Museum and Library Closures

The New-York Historical Society will be closed on September 23, and select spaces will be closed September 24. For details, please visit our calendar.

Home in New York

Speaker: 
Barry Lewis
Tue, October 14th, 2014 | 6:30 pm

EVENT DETAILS

During the Victorian row house era homes shrank to 16 feet in width, and when apartments came in during the 20th century the middle class had to make do with awkward layouts. Join Barry Lewis for a lively exploration of the development of New York’s middle class housing and discover the extreme challenges that many have faced in order to make this city their home.

Breaking In: The Rise of Sonia Sotomayor and the Politics of Justice

Speaker: 
Joan Biskupic
Marcia Coyle (moderator)
Sat, October 11th, 2014 | 9:30 am - 11:00 am

EVENT DETAILS

9–9:30 am: Registration and Continental Breakfast
9:30–11 am: Discussion

Sonia Sotomayor’s historic appointment in 2009 as the first Latina Supreme Court Justice flowed from cultural and political changes in America that helped elevate this daughter of a Puerto Rican nurse and a factory worker. Two of the most prestigious Supreme Court experts explore how Associate Justice Sotomayor has challenged an institution and the societal differences she is making.

The Boston Tea Party and the American Revolution

Speaker: 
Nick Bunker
Wed, October 8th, 2014 | 6:30 pm

EVENT DETAILS

In the early years of the American Revolution, the Boston Tea Party was but one symptom of the mounting mutual embitterment between Britain and the American colonies. Author Nick Bunker examines the lethal blend of politics, personalities, and economics that culminated in an all-out war for independence.

Nick Bunker is the author of Making Haste from Babylon, a history of the Mayflower Pilgrims and, most recently, An Empire on the Edge: How Britain Came to Fight America.

Embattled Rebel: Jefferson Davis as Commander in Chief

Speaker: 
James M. McPherson
Tue, October 7th, 2014 | 6:30 pm

EVENT DETAILS

As the infamous commander in chief of the doomed Confederacy, Jefferson Davis is often defined by his defeat. Considered difficult, egotistical, and cold by his subordinates and enemies alike, Davis’s strengths are often diminished. But has history been unfair to him? Historian James M. McPherson argues that despite the failure of Davis’s cause, no other chief executive in American history exercised such tenacious hands-on influence in the shaping of military strategy.

The Day of Battle: World War II in Sicily and Italy

Speaker: 
Rick Atkinson
Sat, June 28th, 2014 | 9:30 am - 11:00 am

EVENT DETAILS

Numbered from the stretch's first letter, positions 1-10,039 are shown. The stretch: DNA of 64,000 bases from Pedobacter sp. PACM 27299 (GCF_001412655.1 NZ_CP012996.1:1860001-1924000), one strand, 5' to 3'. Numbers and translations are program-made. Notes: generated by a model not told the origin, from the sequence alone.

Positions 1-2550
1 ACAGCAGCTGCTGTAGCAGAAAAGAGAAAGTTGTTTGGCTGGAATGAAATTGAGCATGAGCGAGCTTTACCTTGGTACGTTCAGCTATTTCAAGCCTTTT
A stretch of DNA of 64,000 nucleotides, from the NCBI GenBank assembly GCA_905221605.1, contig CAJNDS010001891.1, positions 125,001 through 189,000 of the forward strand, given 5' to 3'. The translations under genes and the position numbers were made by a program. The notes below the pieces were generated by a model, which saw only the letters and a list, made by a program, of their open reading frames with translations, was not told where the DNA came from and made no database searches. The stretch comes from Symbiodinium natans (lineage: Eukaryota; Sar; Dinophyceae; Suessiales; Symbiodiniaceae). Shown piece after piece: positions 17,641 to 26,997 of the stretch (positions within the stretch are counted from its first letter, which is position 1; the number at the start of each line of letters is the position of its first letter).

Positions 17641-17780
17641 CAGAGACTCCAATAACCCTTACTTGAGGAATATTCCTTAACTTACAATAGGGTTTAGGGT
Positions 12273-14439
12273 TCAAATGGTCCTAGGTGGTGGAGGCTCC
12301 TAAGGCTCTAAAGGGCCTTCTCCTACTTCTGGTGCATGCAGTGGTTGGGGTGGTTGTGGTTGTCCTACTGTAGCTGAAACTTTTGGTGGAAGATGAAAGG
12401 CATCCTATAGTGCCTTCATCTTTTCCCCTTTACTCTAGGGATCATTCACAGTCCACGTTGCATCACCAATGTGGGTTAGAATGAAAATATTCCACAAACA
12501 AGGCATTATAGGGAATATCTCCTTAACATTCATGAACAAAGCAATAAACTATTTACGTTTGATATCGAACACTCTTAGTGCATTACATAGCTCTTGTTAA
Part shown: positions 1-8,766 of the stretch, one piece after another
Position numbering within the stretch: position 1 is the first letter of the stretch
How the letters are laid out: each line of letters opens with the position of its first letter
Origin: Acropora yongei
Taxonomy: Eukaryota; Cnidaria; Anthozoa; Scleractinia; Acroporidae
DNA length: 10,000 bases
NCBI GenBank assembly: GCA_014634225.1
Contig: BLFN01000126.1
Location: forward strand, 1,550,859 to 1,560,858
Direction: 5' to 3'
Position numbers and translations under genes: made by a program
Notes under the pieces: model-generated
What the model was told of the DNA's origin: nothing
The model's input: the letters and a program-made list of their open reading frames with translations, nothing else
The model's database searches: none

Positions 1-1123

9 am — Registration and Continental Breakfast
9:30 am — Program

John Quincy Adams: American Visionary

Speaker: 
Fred Kaplan
Louis P. Masur (moderator)
Tue, June 10th, 2014 | 6:30 pm

EVENT DETAILS

A progressive statesman and an outspoken opponent of slavery, many of John Quincy Adams’s beliefs foreshadowed those of Abraham Lincoln and his Republican Party. Unlike Lincoln, however, the sixth President of the United States has been largely overlooked by modern Americans. Drawing on unpublished archival material, biographer Fred Kaplan shines new light on the legacy of this visionary leader.

Neptune: The Allied Invasion of Europe and the D-Day Landings

Speaker: 
Craig L. Symonds
Sat, June 7th, 2014 | 9:30 am - 11:00 am

EVENT DETAILS

9 am — Registration and Continental Breakfast
9:30 am — Program

In the early hours of June 6, 1944, 160,000 Allied troops stormed the beaches of Normandy and began the push to liberate Western Europe from Axis control. One of the greatest naval historians of our time sheds light on the remarkable but little-known naval arm of the invasion—Operation Neptune—the largest seaborne military assault in history.

The Scorpion's Sting: Antislavery and the Coming of the Civil War

Speaker: 
James Oakes
Edna Greene Medford
Thu, June 5th, 2014 | 6:30 pm

Please note: Due to unforeseen circumstances, Harold Holzer is no longer able to participate in this program.

 

EVENT DETAILS

Many pre-Civil War antislavery proponents advocated for peaceful abolition: if slave states were surrounded by free states, mass numbers of slaves would be compelled to escape, the Southern economy would be undermined, and voluntary state abolition would be imminent.

Around the World with Barry Lewis: Paris

Speaker: 
Barry Lewis
Tue, June 3rd, 2014 | 6:30 pm

Note: This event is sold out

 

EVENT DETAILS

The French were pioneers of iron and glass construction in the 19th century. By first building shopping gallerias in the early 19th century, then Henri Labrouste’s magnificent iron-framed Saint Genevieve and National Libraries in the mid-century, then the celebrated Eiffel Tower and the Grand Palais at the century’s end, the French showed us how to “love” metallic construction and embrace its new aesthetic.

Great Battles of the Civil War: The Wilderness and Beyond

Speaker: 
James M. McPherson
Craig L. Symonds
Harold Holzer (moderator)
Wed, May 28th, 2014 | 6:30 pm

This program has been canceled due to unforeseen circumstances. We apologize for any inconvenience. Thank you very much for your interest in and support of New-York Historical Society's public programs.

 

EVENT DETAILS

The forests of Virginia literally erupted into flames during the 1864 battles for the Wilderness, as Ulysses S. Grant and Robert E. Lee engaged in a horrific combat in early May.

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